Type of Surgery

Recovering from Surgery – What to Expect

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Last updated: 04/29/2009

Recovering from Surgery – What to Expect
 
Surgery recovery is the sequence of steps that occurs from the point at which you awake from anesthesia to the point at which you are fully healed. The path of recovery is different in different patients and varies with the type of procedure. A tonsillectomy has a very short recovery and involves a lot of ice cream. A radical mastectomy can have a long physical, psychological and emotional period of recovery that is difficult to endure. Recovery from surgery is always easiest if you are prepared for recovery in advance. If you know what to expect in the days to weeks following surgery, you can put certain measures in place even before you go to the hospital for the procedure.
 
 
You should expect a certain amount of bruising and swelling after the surgery. For the most part there is nothing to worry, only that the area will look a lot worse than it actually is. Prepare yourself for the shock of seeing an area of your body bruised and misshapen. The swelling should last about 48 hours but the bruising could persist for a week to ten days. If bruising does not begin to decrease or change color in a few days after the surgery, you may have developed a hematoma. A hematoma is a collection of blood under the skin. Depending on its size, your surgeon may drain it or let it go away on its own.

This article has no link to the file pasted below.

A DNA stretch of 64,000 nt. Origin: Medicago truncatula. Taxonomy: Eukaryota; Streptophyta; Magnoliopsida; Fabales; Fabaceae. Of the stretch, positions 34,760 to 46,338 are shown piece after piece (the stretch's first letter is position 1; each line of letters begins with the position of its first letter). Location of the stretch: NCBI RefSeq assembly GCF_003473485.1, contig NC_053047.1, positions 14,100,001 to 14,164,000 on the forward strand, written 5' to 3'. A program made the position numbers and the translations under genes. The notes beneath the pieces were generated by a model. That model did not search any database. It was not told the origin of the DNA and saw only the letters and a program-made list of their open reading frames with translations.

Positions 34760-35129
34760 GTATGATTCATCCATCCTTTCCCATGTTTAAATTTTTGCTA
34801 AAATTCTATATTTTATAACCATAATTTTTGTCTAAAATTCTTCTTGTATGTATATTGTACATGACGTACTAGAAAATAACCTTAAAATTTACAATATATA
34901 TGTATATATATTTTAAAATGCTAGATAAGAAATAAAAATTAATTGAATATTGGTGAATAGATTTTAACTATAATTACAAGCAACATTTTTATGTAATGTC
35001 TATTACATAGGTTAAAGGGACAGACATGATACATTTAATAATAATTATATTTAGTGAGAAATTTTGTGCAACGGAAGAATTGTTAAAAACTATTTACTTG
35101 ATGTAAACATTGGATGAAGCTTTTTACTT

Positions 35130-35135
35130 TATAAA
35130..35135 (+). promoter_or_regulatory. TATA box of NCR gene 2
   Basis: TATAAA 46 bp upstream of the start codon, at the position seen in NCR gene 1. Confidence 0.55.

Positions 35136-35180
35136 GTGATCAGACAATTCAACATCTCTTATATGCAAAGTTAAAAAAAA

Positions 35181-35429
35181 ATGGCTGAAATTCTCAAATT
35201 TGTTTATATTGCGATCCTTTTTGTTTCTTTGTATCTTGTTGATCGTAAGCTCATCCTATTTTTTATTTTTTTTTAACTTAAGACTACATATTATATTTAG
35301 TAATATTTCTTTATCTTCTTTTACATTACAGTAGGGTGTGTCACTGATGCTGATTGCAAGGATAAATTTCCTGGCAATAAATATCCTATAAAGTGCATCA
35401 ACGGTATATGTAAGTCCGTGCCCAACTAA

Pain is the side effect of all surgeries. Understand that you may feel discomfort even if you are prescribed and take pain medications. A little bit of pain is to be expected after surgery but significant amounts of pain or a rapid increase in pain is not. If you feel you are experiencing much more pain than you should, consult your surgeon or other physician immediately.
 
Remember that you will not be up and running right after most surgeries, at least you should not be. Your surgical wound needs to heal; surfaces need to grow together again and healthy fibers need to make their way across incision lines. This goes for the skin but also deeper layers and structures. If your doctor recommends that you rest for a period of time, do it! You may feel healthy enough to engage in certain activities soon after surgery but you body may not be ready. If you cause an injury deep inside of you, it will require additional surgery to correct. Your discharge paperwork should have your activity level listed on it. If it does not, make sure to ask your surgeon or nurse how soon you can return to moderate and strenuous activities.
 
One bit of activity that is quite useful after surgery is to do some sort of leg movements. A serious complication of surgery is the development of blood clots in the legs. These clots form in the legs when the patient is not able to move them for long spans of time. In addition to swelling in the affected leg, the clot can dislodge and travel to the lung, potentially causing very serious problems. Simple calisthenics and isometric leg exercises are usually enough to prevent these clots from forming. Ask your doctor about leg exercises as part of your surgery recovery.


Last Updated: 04/29/2009

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